The U.S. inflation rate hit a fresh 40-year high in the year to March after fuel and food prices soared during the first full month of the Ukraine war.
Consumer prices surged by 8.5% – the largest annual gain since December 1981 – following a double-digit rise in energy prices, the BBC reports.
Last month, President Joe Biden banned all imports of oil and gas from Russia following the invasion of Ukraine. At the same time, U.S. fuel prices reached new records.
The attack on Ukraine, which began Feb. 24, triggered a wave of international sanctions against Russia, the world’s second largest oil exporter.
U.S. energy prices rose by 32% in the year to March, according to the country’s Labor Department. It also said that food prices had surged over the same period, up by 8.8%. Like energy, food price inflation has been exacerbated by Russia’s invasion of Ukraine. Both countries are big exporters of widely used goods such as wheat and sunflower oil.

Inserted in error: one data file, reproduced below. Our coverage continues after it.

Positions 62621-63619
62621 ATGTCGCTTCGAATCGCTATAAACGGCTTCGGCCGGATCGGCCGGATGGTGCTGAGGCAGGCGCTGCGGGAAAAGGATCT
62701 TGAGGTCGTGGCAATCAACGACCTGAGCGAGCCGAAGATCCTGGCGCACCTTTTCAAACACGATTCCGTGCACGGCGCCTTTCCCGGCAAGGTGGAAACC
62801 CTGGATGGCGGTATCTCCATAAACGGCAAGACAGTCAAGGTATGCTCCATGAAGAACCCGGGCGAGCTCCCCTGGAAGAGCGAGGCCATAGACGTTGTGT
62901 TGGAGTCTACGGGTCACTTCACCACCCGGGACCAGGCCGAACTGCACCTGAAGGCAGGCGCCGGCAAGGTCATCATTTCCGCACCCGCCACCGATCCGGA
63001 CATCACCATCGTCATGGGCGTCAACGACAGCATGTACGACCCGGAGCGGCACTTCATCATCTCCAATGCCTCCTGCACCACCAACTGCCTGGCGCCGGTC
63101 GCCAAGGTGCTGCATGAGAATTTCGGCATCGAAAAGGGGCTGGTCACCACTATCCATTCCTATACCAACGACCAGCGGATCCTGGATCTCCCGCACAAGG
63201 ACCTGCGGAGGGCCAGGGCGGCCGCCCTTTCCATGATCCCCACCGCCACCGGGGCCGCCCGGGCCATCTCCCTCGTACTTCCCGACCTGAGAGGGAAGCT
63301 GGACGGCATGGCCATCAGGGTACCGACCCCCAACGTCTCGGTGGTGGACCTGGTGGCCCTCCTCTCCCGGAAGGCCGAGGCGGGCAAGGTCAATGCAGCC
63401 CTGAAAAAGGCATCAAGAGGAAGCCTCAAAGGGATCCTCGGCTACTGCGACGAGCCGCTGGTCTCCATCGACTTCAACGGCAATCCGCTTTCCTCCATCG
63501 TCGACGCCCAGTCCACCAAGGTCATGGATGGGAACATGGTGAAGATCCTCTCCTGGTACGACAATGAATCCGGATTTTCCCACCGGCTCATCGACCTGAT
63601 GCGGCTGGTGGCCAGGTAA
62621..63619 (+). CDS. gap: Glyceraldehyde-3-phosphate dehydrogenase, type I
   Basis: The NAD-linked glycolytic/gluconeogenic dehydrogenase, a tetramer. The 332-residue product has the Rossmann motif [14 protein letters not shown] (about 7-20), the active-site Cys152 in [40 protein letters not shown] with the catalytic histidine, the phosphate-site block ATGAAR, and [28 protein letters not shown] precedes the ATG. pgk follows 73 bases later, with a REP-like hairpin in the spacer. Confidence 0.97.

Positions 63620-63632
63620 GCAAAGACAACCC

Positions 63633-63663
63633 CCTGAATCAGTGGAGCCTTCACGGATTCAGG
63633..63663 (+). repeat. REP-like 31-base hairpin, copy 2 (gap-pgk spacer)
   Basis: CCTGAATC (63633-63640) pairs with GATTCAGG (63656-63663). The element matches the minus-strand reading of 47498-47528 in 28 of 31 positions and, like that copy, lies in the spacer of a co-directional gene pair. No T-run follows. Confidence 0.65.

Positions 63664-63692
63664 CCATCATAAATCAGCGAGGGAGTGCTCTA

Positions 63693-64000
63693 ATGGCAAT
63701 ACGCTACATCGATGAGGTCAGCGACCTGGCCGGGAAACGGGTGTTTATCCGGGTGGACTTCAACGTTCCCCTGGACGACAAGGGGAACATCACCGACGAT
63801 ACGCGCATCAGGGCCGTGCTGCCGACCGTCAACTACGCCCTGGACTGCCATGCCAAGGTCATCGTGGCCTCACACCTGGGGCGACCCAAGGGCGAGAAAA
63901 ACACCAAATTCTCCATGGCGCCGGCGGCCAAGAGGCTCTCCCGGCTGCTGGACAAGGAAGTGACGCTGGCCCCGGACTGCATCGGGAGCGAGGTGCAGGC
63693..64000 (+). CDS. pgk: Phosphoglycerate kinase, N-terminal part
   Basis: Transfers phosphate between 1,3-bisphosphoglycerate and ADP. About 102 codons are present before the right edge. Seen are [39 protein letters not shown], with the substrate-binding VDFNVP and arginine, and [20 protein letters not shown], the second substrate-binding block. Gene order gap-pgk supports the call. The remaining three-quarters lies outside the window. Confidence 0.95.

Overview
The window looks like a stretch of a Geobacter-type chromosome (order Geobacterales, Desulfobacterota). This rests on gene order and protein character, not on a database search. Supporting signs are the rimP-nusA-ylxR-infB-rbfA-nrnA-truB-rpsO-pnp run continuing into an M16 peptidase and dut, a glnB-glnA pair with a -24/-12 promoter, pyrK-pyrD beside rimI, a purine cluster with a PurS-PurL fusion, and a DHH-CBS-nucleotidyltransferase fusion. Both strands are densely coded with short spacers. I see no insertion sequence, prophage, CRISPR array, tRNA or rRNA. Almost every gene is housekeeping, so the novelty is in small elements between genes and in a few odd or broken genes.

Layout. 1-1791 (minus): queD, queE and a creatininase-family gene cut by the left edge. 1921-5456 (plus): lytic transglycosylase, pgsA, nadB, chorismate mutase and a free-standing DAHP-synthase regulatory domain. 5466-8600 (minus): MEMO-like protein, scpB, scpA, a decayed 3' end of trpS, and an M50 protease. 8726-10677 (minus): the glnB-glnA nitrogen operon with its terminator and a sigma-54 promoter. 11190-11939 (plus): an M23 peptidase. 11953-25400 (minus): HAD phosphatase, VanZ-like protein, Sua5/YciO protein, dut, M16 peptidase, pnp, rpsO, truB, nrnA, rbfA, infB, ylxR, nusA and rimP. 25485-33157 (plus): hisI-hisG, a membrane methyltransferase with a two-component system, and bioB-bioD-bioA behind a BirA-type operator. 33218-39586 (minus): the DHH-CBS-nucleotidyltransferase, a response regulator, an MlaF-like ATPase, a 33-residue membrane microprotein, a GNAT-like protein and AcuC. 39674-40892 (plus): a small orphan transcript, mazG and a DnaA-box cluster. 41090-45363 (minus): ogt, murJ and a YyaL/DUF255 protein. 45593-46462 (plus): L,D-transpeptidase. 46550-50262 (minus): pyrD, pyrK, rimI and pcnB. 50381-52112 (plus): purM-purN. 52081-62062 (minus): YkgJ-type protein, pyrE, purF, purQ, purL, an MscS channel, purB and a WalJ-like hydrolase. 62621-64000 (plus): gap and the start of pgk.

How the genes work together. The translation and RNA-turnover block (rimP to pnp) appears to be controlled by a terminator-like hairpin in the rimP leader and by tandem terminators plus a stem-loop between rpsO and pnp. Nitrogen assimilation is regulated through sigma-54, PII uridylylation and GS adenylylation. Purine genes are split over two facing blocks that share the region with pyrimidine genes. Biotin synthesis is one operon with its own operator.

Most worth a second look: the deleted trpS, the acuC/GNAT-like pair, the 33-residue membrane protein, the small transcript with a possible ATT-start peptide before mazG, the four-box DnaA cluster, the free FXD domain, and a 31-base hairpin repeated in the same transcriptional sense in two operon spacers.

“The Russia-Ukraine war has added further fuel to the blazing rate of inflation via higher energy, food, and commodity prices that are turbo charged by a worsening in supply chain problems,” said Kathy Bostjancic, chief U.S. economist at Oxford Economics.
The soaring rate of US inflation prompted the Federal Reserve last month to lift its key interest rate for the first time in three years. The U.S. central bank signalled that the interest rate will rise a number of times this year.